Treatment includes surgery or stenting.
Surgery to repair an aortic aneurysm is called aneurysmectomy. It involves removing the portion of the aorta that contains the aneurysm and replacing it with a mesh graft.
With aneurysms of the thoracic aorta, the aortic valve may also be affected and need to be replaced or repaired. If the aneurysm involves important branches of the aorta, these vessels may either be repaired or bypassed.
When deciding whether to operate, the doctor will consider:
Depending on where the aneurysm is located and how complex it is, stenting may be done. A stent-graft is a polyester tube covered by a tubular metal web. The stent-graft is inserted through a small incision in the upper thigh into the aorta. Using x-ray, it is guided through the aorta to the site of the aneurysm. With the stent-graft in place, blood flows through the stent-graft instead of into the aneurysm, eliminating the chance of rupture.
There are no guidelines for preventing an aneurysm because the cause is not known. However, you can reduce some of your risk factors by following these recommendations:
- Eat a healthful diet, one that is low in saturated fat and rich in whole grains, fruits, and vegetables.
Don't smoke. If you smoke,
- The US Preventive Services Task Force recommends that men aged 65-75 who have ever smoked be screened once for abdominal aortic aneurysm with ultrasound. This is a painless procedure that gives a picture of the abdomen using sound waves. Early detection of abdominal aortic aneurysm in this group has been shown to reduce mortality from this condition.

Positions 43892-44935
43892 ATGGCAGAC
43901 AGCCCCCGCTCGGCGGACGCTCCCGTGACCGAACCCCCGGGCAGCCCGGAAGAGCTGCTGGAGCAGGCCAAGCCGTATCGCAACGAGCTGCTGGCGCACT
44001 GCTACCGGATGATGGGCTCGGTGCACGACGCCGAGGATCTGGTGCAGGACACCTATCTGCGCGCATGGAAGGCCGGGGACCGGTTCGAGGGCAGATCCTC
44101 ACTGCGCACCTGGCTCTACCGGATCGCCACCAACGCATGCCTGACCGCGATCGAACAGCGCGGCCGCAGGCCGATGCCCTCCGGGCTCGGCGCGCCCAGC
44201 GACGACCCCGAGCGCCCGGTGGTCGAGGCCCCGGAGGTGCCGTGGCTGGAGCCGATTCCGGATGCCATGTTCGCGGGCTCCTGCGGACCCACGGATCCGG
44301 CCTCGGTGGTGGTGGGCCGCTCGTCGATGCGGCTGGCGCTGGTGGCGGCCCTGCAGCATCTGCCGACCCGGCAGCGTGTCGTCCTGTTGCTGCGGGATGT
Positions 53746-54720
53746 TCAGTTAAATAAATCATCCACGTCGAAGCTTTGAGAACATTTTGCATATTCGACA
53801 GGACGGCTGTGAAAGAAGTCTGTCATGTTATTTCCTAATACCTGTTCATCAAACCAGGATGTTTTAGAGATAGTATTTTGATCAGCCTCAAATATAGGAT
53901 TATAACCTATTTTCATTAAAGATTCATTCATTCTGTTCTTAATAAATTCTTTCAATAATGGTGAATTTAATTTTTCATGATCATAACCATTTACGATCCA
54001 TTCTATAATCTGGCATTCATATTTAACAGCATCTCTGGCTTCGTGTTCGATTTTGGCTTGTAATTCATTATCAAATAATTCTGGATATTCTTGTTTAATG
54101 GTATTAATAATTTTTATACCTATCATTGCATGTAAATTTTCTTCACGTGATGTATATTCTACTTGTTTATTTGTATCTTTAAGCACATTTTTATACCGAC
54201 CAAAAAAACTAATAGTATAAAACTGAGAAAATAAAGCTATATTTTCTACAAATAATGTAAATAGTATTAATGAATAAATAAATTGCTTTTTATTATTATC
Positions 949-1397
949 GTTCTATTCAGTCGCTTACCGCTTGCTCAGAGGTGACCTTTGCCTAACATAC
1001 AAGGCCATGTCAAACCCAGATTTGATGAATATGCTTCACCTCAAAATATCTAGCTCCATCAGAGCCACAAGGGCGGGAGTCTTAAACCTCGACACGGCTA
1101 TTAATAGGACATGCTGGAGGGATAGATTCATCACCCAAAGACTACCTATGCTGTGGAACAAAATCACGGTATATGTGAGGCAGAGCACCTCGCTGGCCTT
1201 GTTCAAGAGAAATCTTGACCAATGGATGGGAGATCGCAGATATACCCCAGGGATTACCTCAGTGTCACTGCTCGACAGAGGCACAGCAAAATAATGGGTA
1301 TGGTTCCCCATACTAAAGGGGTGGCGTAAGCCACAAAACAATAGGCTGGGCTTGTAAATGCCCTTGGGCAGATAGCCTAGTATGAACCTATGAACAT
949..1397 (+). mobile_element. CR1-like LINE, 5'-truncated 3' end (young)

- Maintain a healthy weight .
- Begin a safe exercise program with the advice of your doctor.
- Seek treatment for high blood pressure, syphilis, and other infections.
- If you have Marfan syndrome, see your doctor regularly for monitoring and CT scans.
American Heart Association
The National Heart, Lung and Blood Institute
Canadian Cardiovascular Society
Heart and Stroke Foundation of Canada
Aneurysm, aortic. American Heart Association website. Available at: http://www.americanheart.org/presenter.jhtml?identifier=4455. Accessed July 8, 2009.
Braunwald E. Heart Disease: A Textbook of Cardiovascular Medicine. 6th ed. Philadelphia, PA: WB Saunders Company; 2001.
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Sabiston DC, Townsend CM. Sabiston Textbook of Surgery. 16th ed. Philadelphia, PA: WB Saunders Company; 2001.
US Preventive Services Task Force. Screening for abdominal aortic aneurysm: recommendation statement. Agency for Healthcare Research and Quality website. Available at: http://www.ahrq.gov/clinic/uspstf05/aaascr/aaars.htm. Accessed July 8, 2009.
7/21/2009 DynaMed's Systematic Literature Surveillance http://www.ebscohost.com/dynamed/what.php: Thompson SG, Ashton HA, Gao L, Scott RA, Multicentre Aneurysm Screening Study Group. Screening men for abdominal aortic aneurysm: 10 year mortality and cost effectiveness results from the randomised Multicentre Aneurysm Screening Study. BMJ. 2009;338:b2307.
Last reviewed September 2010 by Michael J. Fucci, DO
Last updated Updated: 1/25/2011
Please be aware that this information is provided to supplement the care provided by your physician. It is neither intended nor implied to be a substitute for professional medical advice. CALL YOUR HEALTHCARE PROVIDER IMMEDIATELY IF YOU THINK YOU MAY HAVE A MEDICAL EMERGENCY. Always seek the advice of your physician or other qualified health provider prior to starting any new treatment or with any questions you may have regarding a medical condition.